High Efficency Crusier, Trike or Tri?

Discussion in 'Boat Design' started by Zenehet, May 24, 2009.

  1. Zenehet
    Joined: Apr 2005
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    Location: michigan

    Zenehet Junior Member

    Hey Guys,

    I wanted to get some comments on a efficient power cruiser I am working on.
    Specifically some thoughts on hull design, for speed and stability.

    Which is better in a narrow package?
    Trike or Tri?

    My objective is to reach a cruising speed of 10-15 mph with as little power requirement as possible (displacement hull) while still pushing around a boat that is 30-35 feet long, (sleeps 4). I expect the boat to be 2000-3000 lbs depending how I construct it.

    beginning specs:
    10 mph
    2500 lbs
    35 feet long
    8.5 feet wide (must be trailered)
    ?? hp (possibly small outboard or electric combo)

    To reach this goal I had thought to build a trimaran. I have built a trailerable 27 foot cruising catamaran and it can achieve around 6 mph with a 4 horse engine, but a catamaran wont work for this project because I want more headroom than a low windage catamaran design can allow.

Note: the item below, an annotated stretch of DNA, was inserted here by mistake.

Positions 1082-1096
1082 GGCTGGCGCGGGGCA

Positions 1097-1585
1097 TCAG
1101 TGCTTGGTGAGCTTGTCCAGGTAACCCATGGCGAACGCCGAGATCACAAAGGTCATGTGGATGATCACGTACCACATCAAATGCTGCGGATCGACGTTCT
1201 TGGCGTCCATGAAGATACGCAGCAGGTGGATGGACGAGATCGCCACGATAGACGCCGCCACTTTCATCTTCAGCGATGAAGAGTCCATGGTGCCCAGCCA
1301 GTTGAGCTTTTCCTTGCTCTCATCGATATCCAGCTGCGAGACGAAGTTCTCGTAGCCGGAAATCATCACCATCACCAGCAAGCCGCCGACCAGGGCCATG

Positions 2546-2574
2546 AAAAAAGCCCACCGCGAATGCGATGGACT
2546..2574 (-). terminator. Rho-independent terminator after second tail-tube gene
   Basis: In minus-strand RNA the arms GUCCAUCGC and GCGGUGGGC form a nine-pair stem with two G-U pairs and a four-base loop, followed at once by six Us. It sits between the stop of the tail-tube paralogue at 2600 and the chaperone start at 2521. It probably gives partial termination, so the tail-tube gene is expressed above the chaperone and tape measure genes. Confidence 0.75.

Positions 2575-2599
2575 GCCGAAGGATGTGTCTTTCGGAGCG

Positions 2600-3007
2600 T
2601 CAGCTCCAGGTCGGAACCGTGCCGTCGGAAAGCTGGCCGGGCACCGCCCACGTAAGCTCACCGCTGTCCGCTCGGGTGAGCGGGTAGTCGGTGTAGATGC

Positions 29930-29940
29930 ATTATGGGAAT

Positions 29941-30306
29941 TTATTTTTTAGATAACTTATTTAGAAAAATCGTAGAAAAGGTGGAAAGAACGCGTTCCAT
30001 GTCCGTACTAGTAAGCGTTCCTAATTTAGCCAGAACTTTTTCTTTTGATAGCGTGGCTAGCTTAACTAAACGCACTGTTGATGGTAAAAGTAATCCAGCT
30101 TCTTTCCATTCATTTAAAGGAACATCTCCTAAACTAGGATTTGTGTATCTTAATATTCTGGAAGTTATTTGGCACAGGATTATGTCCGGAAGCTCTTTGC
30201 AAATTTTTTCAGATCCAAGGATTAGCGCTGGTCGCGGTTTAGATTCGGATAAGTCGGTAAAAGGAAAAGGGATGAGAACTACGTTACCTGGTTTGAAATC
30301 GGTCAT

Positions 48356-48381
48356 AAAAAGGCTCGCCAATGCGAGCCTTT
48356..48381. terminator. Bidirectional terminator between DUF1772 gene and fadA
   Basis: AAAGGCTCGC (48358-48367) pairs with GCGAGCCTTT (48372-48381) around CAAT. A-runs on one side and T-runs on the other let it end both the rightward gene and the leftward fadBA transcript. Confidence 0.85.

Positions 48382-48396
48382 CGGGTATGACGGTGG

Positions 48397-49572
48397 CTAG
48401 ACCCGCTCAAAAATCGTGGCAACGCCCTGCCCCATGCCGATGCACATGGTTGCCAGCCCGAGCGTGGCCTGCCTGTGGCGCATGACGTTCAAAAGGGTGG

Now in making a trimaran within 8.5 feet width (with no expandable arms)which configuration will work best. A slender trimaran, 1-2 foot wide hull that is 34 feet long, flanked with only 2 feet separation by 1.5-2 foot amas. OR a Trike. That being a trimaran where a shorter forward hull is forward of the two rear amas.

    I generally favor long slender hulls, so my multihulls can easily exceed hull speed without high power. But I have never built a tri and my concern was that in a standard trimaran with such small hull separation would have wave turbulence that may hinder its performance. Perhaps that is a small thing and not worth worrying about at the speeds I am targeting. But if it is a big thing I thought that putting the main hull ahead of the other two could allow a greater separation of the rear amas and reduce wave turbulence. I also wondered if just having the two hulls in the rear and widspread would give me better stability at rest than the standard trimaran layout.